11/29/2006

Alternative Certification -- For Lawyers

Here's an NPR piece that describes how folks in Vermont and a handful of other states can become lawyers without going to law school or even necessearily finishing college -- and how some law schools are responding by integrating this apprenticeship model (Reading the Law in Vermont).

This is basically alternative certification for lawyers, right? Well, we've got alt cert coming out of our ears, but -- so far as I know -- relatively little changes in the mainstream university-based teacher training programs that still produce most new teachers. When is that going to happen, does anyone know?

3 Comments:

Anonymous Jade Floyd, Communications Manager, AACTE said...

In actuality, almost 80% of alternative route programs for teachers are housed in Colleges of Education across the country; Georgia State U and Kansas State U to name a few.

It is the rouge alternative programs who give this method of supplying teachers a bad rap. They produce teachers who are often under-prepared and inexperienced who leave the profession soon after becoming certified.

In addressing the apprenticeship model you mentioned, there are a number of Professional Development Schools (PDS), which are education’s equivalent of a teaching hospital, where students participate in externships at local schools. These PDS programs, such as Bank Street College of Education’s program in NY, U of Alabama, Georgia State U and U of S. Carolina, are highly effective and put well-prepared teachers into struggling schools faster and reduce the number of turnovers in high-needs districts.

11:18 AM  
Blogger Alexander Russo said...

thanks for your comment, jade, and yes, i do understand that most alt cert programs run through or with ed schools.

what i don't understand -- maybe you can help me out -- is why there are still so few PDS programs, that is, why the "regular" certification path still seems so classroom- and theory- based.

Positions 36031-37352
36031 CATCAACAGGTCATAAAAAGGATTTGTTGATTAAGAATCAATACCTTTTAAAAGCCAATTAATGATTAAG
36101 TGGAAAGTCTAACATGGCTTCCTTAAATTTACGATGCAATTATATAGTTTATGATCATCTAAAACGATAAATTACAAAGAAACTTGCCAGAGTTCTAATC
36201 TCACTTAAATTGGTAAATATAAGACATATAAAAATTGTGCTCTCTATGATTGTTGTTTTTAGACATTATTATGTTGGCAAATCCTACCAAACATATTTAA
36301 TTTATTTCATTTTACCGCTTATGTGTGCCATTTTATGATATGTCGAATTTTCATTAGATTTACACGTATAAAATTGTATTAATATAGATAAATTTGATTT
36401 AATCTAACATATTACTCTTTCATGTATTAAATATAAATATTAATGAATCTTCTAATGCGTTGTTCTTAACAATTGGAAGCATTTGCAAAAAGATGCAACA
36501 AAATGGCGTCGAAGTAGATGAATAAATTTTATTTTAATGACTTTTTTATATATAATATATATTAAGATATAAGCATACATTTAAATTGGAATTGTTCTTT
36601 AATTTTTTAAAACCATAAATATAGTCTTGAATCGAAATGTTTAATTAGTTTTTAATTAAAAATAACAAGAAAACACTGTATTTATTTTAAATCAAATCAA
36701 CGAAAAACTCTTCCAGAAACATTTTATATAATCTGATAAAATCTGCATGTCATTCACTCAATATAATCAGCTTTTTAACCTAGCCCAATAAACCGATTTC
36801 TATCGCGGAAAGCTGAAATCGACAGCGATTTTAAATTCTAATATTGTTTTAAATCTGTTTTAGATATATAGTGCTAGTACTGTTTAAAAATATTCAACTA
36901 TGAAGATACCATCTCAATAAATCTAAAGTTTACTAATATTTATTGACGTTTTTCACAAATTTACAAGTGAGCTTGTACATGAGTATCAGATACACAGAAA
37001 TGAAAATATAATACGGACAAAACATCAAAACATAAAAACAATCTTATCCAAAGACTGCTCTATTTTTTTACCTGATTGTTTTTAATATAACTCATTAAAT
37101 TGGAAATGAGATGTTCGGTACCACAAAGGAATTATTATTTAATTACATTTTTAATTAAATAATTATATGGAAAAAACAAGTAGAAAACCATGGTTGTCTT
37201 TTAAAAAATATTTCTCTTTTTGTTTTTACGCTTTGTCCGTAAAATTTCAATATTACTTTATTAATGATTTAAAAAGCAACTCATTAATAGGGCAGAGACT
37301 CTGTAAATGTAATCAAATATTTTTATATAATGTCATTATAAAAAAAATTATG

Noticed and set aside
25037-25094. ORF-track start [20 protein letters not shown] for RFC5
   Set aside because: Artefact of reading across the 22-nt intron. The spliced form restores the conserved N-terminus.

but again, maybe i've just missed the boat.

12:33 PM  
Anonymous Elliott Lessen, President, National Association for Professional Development Schools said...

My sense is that many programs have moved to the more “clinical” model for teacher candidates. That is to say, whether called a “partnership” or a “professional development school,” many teacher preparation programs have candidates “in the field” in partner schools for the better part of two years or more. Many programs have candidates in schools as early as the freshmen or sophomore year. Some experiences are in conjunction to an “intro to teacher education” where students, as in any other field, explore the complexities of teaching so that they can make a more informed decision regarding choosing teaching as a career path.

Once admitted into a teacher preparation program, some candidates spend two or three ½ days or full days in schools. These experiences may be for a year, during which time candidates are also taking courses on campus or, in some instances, those that are offered on-site in schools. Many programs have a more intensive experience the semester prior to the “student teaching” semester. This latter experience is typically full-time, that is five days/week for the full semester.

Teacher education units, especially those that are large with regard to the number of candidates and/or have a number of different program options (elementary education, special education, secondary education, etc.), work with school districts to achieve a mutually determined, collaborative partnership that will be beneficial to the P-12 students, the teacher candidates, and to both faculties. Unlike traditional observations and student teaching placements, PDSs evolve after much hard work, and the investment of time and resources from the school districts and the university. In some instances (e.g., Maryland), there is some funding to off-set the costs associated with PDSs.

PDS work, unlike just “placing” student teachers in schools, is time, energy, and resource consuming. The National Association for Accreditation of Teacher Education (NCATE) has developed PDS standards which can be used to guide the development of a PDS. However, the real work comes in developing the partnerships, deciding on an organizational structure so that the PDS structural work gets accomplished, developing a tenor or consensus and collaborative effort, engaging in the PDS work, and always being cognizant of the continual evolutionary process that is involved. This latter piece is made more apparent by the change in students and candidates from year to year as well as faculty and administrative changes.

This is all to say that many university-based teacher preparation programs are doing things differently. Perhaps the lack of data systems that allow for such changes to be studied is more the issue than the lack of change in teacher preparation programs themselves.

1:03 PM  

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